MYRTLE BEACH, S.C. (WBTW) — It has been nine years since Ebony Parson died in a murder-suicide at the hands of her abuser, but her sister still asks herself what she could have done differently to save her life.

Ebony Parson was shot and killed by her boyfriend in 2013. Ten days before her boyfriend walked into a bingo hall in Conway and murdered Parson, he kidnapped and assaulted her. 

Gwen Reed, Parson’s sister, said she struggled with survivor’s guilt. 

“We were taught how to survive and to be there for one another, but no one taught us how to survive after one was taken,” Reed said.

A year after Parson’s murder, Reed founded Ebony’s Hope, a nonprofit organization that provides resources to domestic violence victims in South Carolina.

“Ebony’s Hope is about not making another family feel like how we felt,” she said. “If we can help one family not sit where my mom sits, not sit where my other 13 brothers and sisters sit, I think that we have fulfilled Ebony’s hope.”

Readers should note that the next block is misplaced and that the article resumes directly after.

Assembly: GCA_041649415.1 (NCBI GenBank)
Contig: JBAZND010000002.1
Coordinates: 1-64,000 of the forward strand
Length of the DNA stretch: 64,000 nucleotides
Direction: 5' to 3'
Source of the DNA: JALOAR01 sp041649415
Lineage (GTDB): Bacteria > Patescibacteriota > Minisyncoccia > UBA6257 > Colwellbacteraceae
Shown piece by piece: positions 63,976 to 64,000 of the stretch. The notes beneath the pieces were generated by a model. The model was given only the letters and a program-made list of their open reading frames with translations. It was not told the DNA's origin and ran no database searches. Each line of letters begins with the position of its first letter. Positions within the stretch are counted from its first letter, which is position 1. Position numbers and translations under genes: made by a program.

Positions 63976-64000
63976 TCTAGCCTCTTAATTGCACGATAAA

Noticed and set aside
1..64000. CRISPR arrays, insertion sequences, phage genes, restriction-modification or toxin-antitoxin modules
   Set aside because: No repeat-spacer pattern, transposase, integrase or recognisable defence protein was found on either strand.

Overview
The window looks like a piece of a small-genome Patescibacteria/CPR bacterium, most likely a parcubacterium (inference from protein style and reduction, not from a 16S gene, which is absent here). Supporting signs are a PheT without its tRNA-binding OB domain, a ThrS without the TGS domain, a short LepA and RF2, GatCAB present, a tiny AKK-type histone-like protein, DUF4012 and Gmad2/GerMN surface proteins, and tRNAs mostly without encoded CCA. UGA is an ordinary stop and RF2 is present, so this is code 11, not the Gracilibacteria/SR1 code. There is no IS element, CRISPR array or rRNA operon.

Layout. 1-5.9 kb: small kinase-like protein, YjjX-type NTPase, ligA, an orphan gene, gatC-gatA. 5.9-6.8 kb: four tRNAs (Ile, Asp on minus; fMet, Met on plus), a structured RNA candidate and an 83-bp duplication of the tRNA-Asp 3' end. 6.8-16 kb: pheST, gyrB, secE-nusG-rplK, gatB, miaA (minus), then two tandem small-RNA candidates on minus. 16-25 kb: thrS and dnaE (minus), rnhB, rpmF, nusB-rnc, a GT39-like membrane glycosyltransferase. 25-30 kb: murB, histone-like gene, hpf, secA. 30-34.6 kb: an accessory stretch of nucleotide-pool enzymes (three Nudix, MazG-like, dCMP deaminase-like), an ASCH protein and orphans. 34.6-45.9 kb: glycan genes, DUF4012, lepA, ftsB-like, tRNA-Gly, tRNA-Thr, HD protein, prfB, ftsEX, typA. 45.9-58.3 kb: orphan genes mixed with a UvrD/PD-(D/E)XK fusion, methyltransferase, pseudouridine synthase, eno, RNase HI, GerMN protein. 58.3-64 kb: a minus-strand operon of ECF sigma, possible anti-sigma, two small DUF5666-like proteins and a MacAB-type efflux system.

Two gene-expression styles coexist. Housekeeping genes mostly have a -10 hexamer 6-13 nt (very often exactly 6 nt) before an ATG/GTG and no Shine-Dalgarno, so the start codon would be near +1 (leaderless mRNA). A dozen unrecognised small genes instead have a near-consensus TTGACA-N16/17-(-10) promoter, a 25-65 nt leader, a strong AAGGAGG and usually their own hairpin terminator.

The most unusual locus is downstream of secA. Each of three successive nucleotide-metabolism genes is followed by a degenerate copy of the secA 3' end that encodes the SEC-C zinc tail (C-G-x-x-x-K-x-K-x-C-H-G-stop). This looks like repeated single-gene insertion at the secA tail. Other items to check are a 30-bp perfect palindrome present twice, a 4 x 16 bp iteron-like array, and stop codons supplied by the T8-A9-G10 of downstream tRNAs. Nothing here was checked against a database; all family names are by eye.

The organization caters to all age groups, however, they hone in on children. 

Children who are in an abusive household and witness violence increase their chances of being an abuser or a victim, according to Reed. The events targeted at children teach them to identify the signs. 

Reed said to reduce the number of domestic-related fatalities the abusers must also be addressed. 

“What I would say to an abuser? Ree said. “There is no power in taking power from somebody else.” 

Through Ebony’s Hope, Reed said she is apologizing to her sister. 

She emphasizes that victims are not alone and there are resources available. 

The organization will host its annual Domestic Violence Rally on Oct. 29 at the Horry County Old Courthouse.